Russell and Walker proposed different ways of constructing instants from events. For an explanation of "time as a continuum," Thomason favored Walker's construction. The present article shows that Russell's construction fares as well. To this end, a mathematical characterization problem is solved which corresponds to the characterization problem that Thomason solved with regard to Walker's construction. It is shown how to characterize those event structures (formally, interval orders) which, through Russell's construction of instants, become linear orders isomorphic to a given (or, deriving, to some—nontrivial ordered) real interval. As tools, separate characterizations for each of resulting (i) Dedekind completeness, (ii) separability, (iii) plurality of elements, (iv) existence of certain endpoints are provided. Denseness is characterized to replace Russell's erroneous attempt. Somewhat minimal nonconstructive principles needed are exhibited, and some alternative approaches are surveyed.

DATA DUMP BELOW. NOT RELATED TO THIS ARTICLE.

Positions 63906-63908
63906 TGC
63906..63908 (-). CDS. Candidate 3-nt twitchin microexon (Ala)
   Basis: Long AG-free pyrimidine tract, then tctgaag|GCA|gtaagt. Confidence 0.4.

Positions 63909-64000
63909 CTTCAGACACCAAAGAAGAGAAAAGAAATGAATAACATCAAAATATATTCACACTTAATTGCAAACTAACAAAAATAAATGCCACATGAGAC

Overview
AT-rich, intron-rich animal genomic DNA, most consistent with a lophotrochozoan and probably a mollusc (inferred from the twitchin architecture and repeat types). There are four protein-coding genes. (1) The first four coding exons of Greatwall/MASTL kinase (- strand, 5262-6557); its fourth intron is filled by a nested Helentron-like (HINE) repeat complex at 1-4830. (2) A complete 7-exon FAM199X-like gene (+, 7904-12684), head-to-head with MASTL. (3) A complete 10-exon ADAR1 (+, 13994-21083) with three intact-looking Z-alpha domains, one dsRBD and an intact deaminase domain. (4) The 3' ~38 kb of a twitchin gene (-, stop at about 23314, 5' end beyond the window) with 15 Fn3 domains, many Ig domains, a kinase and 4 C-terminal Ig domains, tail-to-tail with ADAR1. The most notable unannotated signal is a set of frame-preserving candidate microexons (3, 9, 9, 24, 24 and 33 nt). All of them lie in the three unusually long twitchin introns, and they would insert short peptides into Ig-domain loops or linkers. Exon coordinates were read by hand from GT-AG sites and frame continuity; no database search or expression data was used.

"Continu'ous Time Goes by Russell." Notre Dame J. Formal Logic 47 (3) 397 - 434, 2006. https://doi.org/10.1305/ndjfl/1163775446